I hope that this is a long enough effort, 10 or 20 years, so that we can come up with some research evidence that shows us what is the best investment of private and public resources. But I don’t think we’ll be able to figure that out unless we create the partnerships and put together the information systems that will allow us to have the equivalent of the weekly strategy session that’s focusing on one person at a time of those who are moving into the highest-risk categories week by week.
Unfortunately, in most criminal justice systems, there’s very little distinction made between those who are likely [to repeat] and those who are not. We had prior experiments that showed that if you have people who you have good reason to believe are active offenders, special police units are able to catch them in the act, get them convicted and get them off the streets. One way or the other, we want to reduce the risk. Social services come first. If they don’t work, there’s law enforcement.
Q. What sort of services will this grant help fund?
A. This grant is a development grant. It’s going to help us build the partnerships. Ex-offenders, people coming out of the criminal justice system, they’re not getting connected to services. …Moreover, we can do evaluations of these services. We can set up controlled trials using the best research techniques to determine exactly what the cost-effectiveness of different strategies might be. This is exactly the kind of money the British government has given us to work over there to evaluate restorative justice.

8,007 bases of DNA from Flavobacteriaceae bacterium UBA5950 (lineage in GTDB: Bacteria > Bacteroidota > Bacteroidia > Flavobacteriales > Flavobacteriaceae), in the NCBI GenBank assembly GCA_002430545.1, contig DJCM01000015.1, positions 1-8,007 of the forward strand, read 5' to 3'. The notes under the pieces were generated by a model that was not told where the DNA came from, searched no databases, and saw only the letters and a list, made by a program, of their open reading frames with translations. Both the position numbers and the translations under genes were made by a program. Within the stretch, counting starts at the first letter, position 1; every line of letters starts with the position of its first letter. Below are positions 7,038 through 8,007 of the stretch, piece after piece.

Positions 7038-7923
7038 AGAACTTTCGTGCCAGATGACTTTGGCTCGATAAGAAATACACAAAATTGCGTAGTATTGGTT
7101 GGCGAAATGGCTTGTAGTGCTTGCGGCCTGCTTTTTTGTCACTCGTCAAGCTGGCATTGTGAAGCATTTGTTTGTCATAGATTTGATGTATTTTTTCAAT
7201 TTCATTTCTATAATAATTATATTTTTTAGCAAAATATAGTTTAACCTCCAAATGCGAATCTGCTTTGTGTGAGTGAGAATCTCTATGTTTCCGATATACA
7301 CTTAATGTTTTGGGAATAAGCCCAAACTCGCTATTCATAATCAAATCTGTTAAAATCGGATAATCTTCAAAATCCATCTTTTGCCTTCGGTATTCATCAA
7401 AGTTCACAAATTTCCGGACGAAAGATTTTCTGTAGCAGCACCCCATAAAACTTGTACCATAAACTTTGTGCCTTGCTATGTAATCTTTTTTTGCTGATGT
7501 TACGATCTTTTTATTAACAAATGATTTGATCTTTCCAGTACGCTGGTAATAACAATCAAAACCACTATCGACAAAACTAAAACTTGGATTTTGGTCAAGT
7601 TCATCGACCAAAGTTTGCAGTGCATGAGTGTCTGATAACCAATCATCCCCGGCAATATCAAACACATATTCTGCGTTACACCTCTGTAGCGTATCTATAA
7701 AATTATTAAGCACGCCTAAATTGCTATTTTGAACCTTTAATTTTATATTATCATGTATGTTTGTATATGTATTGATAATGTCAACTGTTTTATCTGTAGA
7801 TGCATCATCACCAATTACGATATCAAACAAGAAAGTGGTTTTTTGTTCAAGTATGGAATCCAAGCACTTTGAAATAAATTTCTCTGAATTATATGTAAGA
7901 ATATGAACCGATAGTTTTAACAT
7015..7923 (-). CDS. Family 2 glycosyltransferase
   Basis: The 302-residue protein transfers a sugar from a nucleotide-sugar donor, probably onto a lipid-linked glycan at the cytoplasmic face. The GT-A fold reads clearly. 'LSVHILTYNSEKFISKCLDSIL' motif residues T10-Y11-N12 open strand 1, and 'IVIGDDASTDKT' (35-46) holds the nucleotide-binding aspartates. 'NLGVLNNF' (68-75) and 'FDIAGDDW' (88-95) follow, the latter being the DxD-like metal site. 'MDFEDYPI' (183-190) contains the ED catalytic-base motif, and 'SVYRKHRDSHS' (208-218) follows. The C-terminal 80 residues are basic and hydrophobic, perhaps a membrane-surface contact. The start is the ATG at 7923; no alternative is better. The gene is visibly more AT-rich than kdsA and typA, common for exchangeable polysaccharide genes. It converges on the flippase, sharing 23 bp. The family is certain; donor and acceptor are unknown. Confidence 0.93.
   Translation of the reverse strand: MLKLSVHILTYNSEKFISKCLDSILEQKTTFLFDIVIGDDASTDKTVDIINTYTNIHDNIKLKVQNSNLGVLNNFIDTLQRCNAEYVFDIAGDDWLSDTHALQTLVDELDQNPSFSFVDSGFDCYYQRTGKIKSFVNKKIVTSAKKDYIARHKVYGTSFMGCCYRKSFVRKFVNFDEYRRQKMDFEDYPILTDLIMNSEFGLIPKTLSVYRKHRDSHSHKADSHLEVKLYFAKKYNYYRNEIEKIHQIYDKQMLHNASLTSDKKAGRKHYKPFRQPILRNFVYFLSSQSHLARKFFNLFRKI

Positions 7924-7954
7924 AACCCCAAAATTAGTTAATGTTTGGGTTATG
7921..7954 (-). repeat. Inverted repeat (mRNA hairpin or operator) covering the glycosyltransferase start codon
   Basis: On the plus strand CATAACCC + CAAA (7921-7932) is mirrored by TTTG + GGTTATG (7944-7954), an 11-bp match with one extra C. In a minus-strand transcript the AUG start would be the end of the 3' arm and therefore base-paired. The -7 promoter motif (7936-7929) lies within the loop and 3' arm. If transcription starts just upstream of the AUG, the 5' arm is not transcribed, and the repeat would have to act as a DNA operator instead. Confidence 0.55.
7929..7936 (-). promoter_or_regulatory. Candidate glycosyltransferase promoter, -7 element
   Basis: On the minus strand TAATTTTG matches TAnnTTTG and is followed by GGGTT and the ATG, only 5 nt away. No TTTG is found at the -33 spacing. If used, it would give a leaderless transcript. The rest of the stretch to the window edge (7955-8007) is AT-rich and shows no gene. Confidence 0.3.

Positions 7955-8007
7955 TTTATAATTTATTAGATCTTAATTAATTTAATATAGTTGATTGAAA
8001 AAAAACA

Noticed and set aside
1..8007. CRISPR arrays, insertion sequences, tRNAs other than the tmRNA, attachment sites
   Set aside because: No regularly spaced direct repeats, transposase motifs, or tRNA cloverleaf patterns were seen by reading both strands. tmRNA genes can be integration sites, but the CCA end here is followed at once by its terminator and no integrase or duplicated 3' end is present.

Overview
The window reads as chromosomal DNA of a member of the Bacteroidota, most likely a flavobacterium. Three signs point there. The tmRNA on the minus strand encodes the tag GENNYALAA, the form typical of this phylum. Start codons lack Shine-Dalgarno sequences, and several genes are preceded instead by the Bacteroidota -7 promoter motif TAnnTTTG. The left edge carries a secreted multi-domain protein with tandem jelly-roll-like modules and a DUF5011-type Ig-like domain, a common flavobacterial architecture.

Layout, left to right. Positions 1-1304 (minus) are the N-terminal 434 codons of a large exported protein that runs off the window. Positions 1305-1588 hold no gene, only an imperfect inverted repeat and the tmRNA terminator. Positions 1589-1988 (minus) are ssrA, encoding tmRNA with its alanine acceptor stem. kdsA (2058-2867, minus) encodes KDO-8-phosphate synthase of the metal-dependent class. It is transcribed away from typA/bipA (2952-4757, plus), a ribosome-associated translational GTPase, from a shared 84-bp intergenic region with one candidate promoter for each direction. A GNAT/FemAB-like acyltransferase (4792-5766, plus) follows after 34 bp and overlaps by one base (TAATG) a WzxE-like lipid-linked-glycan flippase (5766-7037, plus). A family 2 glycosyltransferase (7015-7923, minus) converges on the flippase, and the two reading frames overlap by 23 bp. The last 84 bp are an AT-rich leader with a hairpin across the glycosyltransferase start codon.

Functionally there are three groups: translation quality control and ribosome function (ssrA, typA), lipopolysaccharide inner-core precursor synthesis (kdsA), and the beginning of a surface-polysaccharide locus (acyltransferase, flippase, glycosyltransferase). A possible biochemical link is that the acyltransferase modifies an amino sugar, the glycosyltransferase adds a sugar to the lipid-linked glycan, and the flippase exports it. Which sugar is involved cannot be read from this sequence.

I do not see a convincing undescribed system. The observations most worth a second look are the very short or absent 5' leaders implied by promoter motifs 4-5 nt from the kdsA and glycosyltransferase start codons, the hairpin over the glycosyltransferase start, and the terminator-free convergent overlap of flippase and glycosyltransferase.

This money, I want to stress, is for developing partnerships, not for paying for services. We’re probably going to be coordinating, in the end, tens of millions of dollars in services if the partnerships are successful.
Q. How did you become interested in researching crime prevention in the first place?
A. It was in the ’60s, after the Chicago Democratic Convention riots. I became interested in the police riots and the tactics the police used, and I began studying the police at the University of Chicago. The last 30 years have been a progression from studying the police as a problem to studying the crime problems that create police problems and vice versa.
In the last five years I’ve been more interested in the social problems that lead to crime, and that was what led to my report to Congress on what causes crime and what works to reduce it in 1997. That report has been cited in many other countries, and 12 other nations have consulted us specifically [about implementing its recommendations]. Oddly enough, other countries have paid more attention to it than the United States has.